ONGC receives notice after skipping meeting with National Commission for Backward Classes, which has data showing company did not fill its OBC employee quota for about 13 years.
Via SONIYA AGRAWAL The Print
New Delhi: The National Commission for Backward Classes (NCBC) Friday sent a show cause notice to the Oil and Natural Gas Corporation (ONGC) for allegedly violating reservation rules for other backward classes for years, besides “exploiting” and “harassing” such employees.
The NCBC had sent a notice to the company on 14 August, asking it to attend a review meeting with its members to explain the “violation”. The company members, however, didn’t turn up for the meeting, following which the show cause notice was sent.
According to data collated by the NCBC, the ONGC did not recruit the required number of OBC employees since 1993. Further, OBC employees were exploited, and those who objected were harassed, according to the commission’s findings.
The NCBC has now asked the company, which is a public sector undertaking (PSU), to appear before it in the next week to explain their “misconduct”, failing which it would initiate strict action against the company.
When ThePrint reached Harish Awal, deputy general manager of Corporate Communications at ONGC, he said the company will respond to the allegations Monday.
According to the NCBC’s show cause notice, ONGC has been “directed to give an explanation by appearing before the commission at the headquarters by 25-8-2020 at 11.30 am”.
“In case, you don’t appear within the stipulated time, the commission is at liberty to exercise the powers of Civil Court under clause (8) of article 338 B of Constitution of India for enforcing your attendance before the commission and strict action will be taken against and it will be presumed that you have no explanation to submit and further action will be initiated against you,” it added.
Lokesh Kumar Prajapati, vice-chairman of the commission, told ThePrint strict action will be taken against ONGC if they do not respond on time.
‘Violating’ OBC policy since 1993
In its 14 August notice, accessed by ThePrint, the commission had stated that “that there have been severe irregularities in the implementation of the reservation policy” by ONGC.
Apart from not recruiting the required number of OBC employees, the commission, in its notice, observed that “OBC employees are exploited and people who raise their voices are subjected to extreme harassment … It has come to the notice of the commission that there have been severe irregularities in the implementation of the reservation policy, violations in the implementations of apprenticeship since 2018 and in previous recruits”.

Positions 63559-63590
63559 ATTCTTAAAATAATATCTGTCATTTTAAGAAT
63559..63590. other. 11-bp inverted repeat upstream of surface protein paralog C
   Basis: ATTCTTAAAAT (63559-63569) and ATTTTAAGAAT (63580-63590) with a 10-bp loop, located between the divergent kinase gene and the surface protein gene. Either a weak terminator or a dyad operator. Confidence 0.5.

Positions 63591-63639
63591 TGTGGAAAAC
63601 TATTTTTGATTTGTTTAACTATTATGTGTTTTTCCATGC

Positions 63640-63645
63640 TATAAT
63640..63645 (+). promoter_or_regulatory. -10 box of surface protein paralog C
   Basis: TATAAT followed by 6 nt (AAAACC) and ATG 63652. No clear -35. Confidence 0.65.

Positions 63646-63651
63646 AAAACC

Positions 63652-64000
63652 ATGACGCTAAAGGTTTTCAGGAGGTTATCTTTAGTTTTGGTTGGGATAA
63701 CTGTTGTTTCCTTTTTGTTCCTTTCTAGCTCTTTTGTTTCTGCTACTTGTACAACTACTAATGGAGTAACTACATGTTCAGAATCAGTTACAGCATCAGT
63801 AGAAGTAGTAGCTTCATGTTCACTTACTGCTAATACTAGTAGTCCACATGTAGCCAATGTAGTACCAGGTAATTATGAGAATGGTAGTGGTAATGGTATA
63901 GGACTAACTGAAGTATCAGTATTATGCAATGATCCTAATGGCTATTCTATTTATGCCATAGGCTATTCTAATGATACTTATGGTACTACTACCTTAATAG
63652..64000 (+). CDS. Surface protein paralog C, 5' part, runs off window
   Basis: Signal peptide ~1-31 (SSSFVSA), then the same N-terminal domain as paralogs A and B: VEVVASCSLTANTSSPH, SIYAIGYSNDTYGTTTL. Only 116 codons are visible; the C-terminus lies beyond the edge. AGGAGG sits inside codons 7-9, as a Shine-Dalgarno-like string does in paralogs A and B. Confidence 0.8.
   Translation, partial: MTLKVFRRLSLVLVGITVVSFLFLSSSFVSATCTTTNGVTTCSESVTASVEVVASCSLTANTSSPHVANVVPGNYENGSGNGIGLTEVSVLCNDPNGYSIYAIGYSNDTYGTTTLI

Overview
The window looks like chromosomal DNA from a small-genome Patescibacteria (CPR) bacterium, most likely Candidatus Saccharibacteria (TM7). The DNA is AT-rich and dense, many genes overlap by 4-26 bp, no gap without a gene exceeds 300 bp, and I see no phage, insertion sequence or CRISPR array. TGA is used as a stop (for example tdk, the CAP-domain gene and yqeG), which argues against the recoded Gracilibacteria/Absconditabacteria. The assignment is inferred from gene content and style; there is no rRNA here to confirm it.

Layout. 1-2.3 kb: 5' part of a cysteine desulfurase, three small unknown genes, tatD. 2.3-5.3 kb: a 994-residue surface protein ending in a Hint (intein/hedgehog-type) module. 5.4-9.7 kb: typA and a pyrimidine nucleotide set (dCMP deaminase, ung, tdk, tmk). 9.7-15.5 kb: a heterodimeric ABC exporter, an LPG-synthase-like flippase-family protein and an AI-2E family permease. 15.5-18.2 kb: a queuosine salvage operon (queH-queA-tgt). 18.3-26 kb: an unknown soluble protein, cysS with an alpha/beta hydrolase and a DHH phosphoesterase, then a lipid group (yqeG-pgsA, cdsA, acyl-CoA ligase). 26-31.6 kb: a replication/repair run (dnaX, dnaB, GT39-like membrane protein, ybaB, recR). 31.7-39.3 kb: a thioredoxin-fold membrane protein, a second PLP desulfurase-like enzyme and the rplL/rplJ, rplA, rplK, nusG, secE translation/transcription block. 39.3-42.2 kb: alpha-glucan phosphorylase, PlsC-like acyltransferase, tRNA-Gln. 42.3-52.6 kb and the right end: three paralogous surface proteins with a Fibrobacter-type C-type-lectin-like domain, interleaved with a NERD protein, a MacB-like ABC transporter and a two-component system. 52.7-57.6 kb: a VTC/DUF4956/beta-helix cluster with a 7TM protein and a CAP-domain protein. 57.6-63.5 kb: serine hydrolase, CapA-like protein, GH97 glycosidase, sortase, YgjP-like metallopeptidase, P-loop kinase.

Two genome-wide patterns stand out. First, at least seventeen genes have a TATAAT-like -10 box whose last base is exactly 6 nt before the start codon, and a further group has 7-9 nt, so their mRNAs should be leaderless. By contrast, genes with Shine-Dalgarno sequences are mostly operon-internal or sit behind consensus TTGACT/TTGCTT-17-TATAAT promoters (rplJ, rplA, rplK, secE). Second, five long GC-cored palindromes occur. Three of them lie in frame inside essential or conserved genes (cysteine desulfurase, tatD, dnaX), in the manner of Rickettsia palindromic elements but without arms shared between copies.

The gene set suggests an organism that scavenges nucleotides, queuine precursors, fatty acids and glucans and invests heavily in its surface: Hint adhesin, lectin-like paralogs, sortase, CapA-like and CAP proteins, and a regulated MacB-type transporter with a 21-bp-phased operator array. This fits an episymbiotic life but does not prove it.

According to an order issued last March by the Committee on Welfare of Other Backward Classes, 27 per cent of the recruits in all central government posts should be from the OBC category.
The commission’s data, seen by ThePrint, stated that in 1993, only 11 OBC candidates were recruited by the ONGC. The total number of vacancies was 286, and by law, 77 OBC candidates should have been recruited that year.
In 1994, the ONGC had 99 vacancies, but recruited only eight OBC candidates. The law required it to hire 26 OBC candidates.
The commission’s data stated that this trend has been continuing for about 13 years — 1993 to 2016.
This apart, for every year, when the required number of OBC candidates were not recruited, the difference had to be carried forward as a ‘shortfall’ to the next year. But the ONGC, despite under-recruiting OBC candidates, showed a shortfall of zero in all these years, the NCBC data stated.
After collating all this information, the commission had on 27 February sent a questionnaire to the company, asking for an explanation for such violations. But ONGC didn’t gave a reply to the commission.
ONGC officer had ‘no knowledge’ of quota policy
According to NCBC Vice-President Prajapati, he had visited the ONGC’s office in Delhi in February this year before the questionnaire was sent to the PSU and spoke to a company official about the OBC rule violations.
“Conversation with the liaison officer there was unsatisfactory. He had no knowledge of the reservation policy or the grievances of OBC employees. We launched an inquiry immediately after that,” he told ThePrint.
“We have observed a gross violation of reservation rules dating back to 1993. We have also seen cases in ONGC where employees of the OBC category were mistreated when they asked for transfer or a promotion.”
Another official from the commission, who didn’t want to be named, said there have been similar discrepancies in the recruitment of apprentices as well.